Which Came First, The Chicken or the Egg?Tuesday, my employer, Dakota College at Bottineau, celebrated Earth Day. The theme for this year was Farming, Yesterday, Today and Tomorrow. The featured speaker was Will Weaver and the book read for this year was his book 'Sweet Land'. I attended some of the sessions and it got me thinking - especially as I drove home that day and in the few days since.
You see, the fields surrounding our new farm have been abuzz with activity. The activity that comes with farming in today's world, which means big green and red machines pulling all types of equipment across the land in an attempt to feed the world, if not their own families.
It has me thinking...has the growth in the size of farms pushed the size of machinery or has the size of machinery pushed the size of the farms? Way back when the average size farm in North Dakota was just over 200 acres - which was a long time ago because as you know, early settlers were given 160 acres free if they homesteaded, things were done by hand or with horses. Then, the industrial age came and machines began to show up on our small farms.
Machines like this
And this..not the ATV but what it is pulling...
So I wonder. There are only so many hours in a day. So many hours, even in our long spring days as we had towards June, in which to accomplish all the planting and field work. In older days, you didn't have tractors with auto steer, GPS, not even lights. You were limited to what you could do in a day by the number of daylight hours in that day. So why and when did it change? As the farms got bigger did the equipment dealers decide to add technology to allow farmers to farm longer because they had to in order to get things done...OR...did the equipment dealers new technology get the farmers to thinking that they could get bigger because now they had the technology to do so? You're no longer limited by the number of daylight hours in a day. Is that a good thing?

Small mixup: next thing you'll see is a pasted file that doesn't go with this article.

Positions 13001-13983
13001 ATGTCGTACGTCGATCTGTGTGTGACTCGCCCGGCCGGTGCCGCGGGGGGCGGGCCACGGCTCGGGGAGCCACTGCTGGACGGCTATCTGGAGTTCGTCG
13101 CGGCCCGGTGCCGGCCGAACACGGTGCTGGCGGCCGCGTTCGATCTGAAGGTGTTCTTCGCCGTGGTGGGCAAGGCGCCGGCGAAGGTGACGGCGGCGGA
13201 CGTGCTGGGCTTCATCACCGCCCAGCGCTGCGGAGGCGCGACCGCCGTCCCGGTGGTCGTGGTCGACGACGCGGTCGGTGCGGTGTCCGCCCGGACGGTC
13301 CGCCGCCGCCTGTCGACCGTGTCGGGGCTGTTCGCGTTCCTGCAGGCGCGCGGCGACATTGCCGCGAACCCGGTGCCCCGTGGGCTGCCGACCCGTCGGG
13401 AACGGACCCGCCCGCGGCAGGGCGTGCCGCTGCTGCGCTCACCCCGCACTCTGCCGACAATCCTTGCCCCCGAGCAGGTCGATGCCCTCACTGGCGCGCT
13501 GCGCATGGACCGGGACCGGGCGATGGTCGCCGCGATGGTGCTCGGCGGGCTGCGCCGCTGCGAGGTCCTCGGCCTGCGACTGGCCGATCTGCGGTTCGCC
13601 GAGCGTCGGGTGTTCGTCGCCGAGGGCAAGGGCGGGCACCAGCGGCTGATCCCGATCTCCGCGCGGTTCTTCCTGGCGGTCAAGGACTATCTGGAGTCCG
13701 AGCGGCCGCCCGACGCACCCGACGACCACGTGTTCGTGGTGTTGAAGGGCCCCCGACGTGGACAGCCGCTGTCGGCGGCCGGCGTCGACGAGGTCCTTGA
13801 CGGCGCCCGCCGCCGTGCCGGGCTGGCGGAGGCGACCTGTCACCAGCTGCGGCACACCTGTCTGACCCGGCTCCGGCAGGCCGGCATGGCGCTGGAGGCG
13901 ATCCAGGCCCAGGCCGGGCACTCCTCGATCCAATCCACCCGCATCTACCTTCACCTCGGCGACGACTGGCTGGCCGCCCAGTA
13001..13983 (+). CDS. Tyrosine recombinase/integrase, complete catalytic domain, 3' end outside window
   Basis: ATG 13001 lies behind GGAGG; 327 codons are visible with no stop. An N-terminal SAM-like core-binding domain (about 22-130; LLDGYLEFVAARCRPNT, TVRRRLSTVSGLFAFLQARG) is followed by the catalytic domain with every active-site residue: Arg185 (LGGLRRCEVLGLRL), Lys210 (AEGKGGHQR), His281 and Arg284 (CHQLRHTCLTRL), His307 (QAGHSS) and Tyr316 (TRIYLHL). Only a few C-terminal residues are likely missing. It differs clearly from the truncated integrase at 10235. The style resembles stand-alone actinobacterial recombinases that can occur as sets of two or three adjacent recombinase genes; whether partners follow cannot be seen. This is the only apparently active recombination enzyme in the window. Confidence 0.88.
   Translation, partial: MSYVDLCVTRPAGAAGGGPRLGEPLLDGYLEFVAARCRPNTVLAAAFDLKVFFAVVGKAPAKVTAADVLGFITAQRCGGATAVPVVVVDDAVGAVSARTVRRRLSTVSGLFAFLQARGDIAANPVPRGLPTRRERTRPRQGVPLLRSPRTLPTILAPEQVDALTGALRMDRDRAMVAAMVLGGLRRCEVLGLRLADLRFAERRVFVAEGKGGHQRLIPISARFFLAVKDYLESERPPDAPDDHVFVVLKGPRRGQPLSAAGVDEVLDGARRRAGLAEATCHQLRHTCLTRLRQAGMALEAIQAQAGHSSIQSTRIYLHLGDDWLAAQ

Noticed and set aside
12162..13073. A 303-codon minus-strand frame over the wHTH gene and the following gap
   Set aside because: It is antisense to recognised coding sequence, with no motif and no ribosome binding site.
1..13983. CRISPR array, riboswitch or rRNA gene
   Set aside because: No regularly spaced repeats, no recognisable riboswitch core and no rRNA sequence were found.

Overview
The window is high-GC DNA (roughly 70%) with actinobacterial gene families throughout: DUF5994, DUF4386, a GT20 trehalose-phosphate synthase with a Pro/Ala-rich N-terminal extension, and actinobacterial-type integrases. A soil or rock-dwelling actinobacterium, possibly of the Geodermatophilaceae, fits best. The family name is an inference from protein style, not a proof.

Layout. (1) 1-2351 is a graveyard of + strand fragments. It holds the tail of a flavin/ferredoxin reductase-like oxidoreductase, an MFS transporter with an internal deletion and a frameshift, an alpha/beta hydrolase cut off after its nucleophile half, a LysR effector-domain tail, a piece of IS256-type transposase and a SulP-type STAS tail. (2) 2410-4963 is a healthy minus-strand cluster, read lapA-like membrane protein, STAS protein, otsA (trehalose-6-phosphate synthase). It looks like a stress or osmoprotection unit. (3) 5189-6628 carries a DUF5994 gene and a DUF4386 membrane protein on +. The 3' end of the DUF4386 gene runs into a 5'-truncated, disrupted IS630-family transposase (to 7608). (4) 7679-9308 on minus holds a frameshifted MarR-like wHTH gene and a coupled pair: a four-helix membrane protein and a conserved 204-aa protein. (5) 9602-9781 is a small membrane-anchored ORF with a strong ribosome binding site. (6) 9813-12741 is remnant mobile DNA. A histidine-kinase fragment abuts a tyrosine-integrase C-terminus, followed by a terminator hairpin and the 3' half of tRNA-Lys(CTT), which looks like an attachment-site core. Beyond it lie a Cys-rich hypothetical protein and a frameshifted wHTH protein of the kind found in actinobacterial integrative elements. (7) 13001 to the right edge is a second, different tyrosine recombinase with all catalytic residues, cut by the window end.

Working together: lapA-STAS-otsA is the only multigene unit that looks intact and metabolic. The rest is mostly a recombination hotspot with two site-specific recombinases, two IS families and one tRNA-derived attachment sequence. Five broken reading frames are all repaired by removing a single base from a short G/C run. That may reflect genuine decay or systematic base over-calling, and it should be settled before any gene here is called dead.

Either way, I'm afraid it will all end up like Mr. Weaver's story 'The Last Farmer' about a farmer who works a whole LOT of land and ends up missing meals and going for days without sleep to get the crop in the ground in the spring because his wife has left him - there's no social life on a rural farm when the farms are so big and far apart - and no one to help him, because the lights and GPS and auto steer will allow him to go 24/7.
I'm glad to know, as I watch the big green and red machines in the fields that surround our farm that there are still small farmers out there. Small farmers like us who do things by hand or with small machines. I'm glad to know that the farmers in my area still have wives and families to go home to and even though they sometimes work late at night, they do go home to them. I don't think it's easy to feed the world and I'm glad they're doing it - thanks you guys! But I still wonder, does all the new farming technology really make it easier?
Photo taken by unidentified photographer in Pekin, ND